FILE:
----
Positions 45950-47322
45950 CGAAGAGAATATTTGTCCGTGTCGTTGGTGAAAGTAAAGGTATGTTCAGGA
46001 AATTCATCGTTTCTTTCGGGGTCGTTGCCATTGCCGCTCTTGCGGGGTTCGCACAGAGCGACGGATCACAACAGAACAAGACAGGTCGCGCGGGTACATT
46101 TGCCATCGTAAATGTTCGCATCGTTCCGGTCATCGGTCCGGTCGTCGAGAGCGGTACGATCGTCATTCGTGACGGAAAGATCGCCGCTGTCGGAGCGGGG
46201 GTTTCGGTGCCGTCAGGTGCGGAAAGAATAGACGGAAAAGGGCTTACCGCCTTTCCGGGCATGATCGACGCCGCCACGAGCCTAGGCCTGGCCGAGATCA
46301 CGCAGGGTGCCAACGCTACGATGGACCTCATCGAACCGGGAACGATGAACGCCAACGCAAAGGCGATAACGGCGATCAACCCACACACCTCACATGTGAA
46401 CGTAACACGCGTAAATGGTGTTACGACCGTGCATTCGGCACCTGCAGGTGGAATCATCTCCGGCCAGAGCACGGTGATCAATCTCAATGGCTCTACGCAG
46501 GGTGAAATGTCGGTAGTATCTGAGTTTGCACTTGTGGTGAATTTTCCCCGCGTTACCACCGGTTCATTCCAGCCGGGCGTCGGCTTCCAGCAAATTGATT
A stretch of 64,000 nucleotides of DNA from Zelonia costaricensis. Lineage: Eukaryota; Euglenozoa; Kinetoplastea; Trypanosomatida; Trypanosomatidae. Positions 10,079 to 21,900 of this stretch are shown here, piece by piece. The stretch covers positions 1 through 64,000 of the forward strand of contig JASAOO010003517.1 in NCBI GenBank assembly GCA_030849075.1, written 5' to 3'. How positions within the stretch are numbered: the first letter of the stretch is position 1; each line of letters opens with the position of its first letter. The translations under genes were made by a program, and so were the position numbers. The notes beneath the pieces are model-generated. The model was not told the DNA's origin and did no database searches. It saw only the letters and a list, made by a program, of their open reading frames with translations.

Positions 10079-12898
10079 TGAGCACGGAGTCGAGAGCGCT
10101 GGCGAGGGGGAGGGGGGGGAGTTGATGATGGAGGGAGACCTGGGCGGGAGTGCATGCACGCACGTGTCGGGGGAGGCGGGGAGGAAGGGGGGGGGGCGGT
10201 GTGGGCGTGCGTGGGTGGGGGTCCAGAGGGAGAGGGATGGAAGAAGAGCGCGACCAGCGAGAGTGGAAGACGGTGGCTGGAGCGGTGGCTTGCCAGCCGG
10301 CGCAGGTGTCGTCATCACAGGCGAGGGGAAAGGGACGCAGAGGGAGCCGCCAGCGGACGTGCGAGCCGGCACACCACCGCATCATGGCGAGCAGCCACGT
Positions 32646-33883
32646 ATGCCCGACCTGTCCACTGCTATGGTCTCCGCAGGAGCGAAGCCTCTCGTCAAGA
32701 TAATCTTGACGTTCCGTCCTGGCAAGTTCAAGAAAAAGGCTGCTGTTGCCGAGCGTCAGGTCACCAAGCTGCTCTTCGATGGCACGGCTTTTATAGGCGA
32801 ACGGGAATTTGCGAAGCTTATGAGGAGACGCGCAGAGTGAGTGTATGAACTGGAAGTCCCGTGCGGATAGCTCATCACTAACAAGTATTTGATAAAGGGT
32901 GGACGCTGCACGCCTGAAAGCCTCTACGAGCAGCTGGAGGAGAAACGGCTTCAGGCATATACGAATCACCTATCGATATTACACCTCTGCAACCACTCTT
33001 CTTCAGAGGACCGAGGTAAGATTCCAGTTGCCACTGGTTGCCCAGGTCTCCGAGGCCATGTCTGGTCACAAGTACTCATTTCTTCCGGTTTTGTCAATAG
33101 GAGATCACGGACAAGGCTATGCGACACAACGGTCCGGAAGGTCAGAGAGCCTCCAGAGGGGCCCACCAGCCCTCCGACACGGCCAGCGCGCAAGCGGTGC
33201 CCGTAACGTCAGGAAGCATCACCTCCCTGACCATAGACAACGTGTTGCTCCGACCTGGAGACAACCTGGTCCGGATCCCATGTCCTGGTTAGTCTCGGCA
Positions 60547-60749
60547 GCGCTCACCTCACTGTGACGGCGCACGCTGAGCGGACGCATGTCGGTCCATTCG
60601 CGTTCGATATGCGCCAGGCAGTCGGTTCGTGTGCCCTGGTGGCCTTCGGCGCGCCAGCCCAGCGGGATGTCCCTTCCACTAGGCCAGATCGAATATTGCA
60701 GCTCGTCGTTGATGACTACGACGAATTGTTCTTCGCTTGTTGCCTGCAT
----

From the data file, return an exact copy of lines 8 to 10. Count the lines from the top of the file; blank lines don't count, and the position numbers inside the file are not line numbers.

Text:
46501 GGTGAAATGTCGGTAGTATCTGAGTTTGCACTTGTGGTGAATTTTCCCCGCGTTACCACCGGTTCATTCCAGCCGGGCGTCGGCTTCCAGCAAATTGATT
A stretch of 64,000 nucleotides of DNA from Zelonia costaricensis. Lineage: Eukaryota; Euglenozoa; Kinetoplastea; Trypanosomatida; Trypanosomatidae. Positions 10,079 to 21,900 of this stretch are shown here, piece by piece. The stretch covers positions 1 through 64,000 of the forward strand of contig JASAOO010003517.1 in NCBI GenBank assembly GCA_030849075.1, written 5' to 3'. How positions within the stretch are numbered: the first letter of the stretch is position 1; each line of letters opens with the position of its first letter. The translations under genes were made by a program, and so were the position numbers. The notes beneath the pieces are model-generated. The model was not told the DNA's origin and did no database searches. It saw only the letters and a list, made by a program, of their open reading frames with translations.

Positions 10079-12898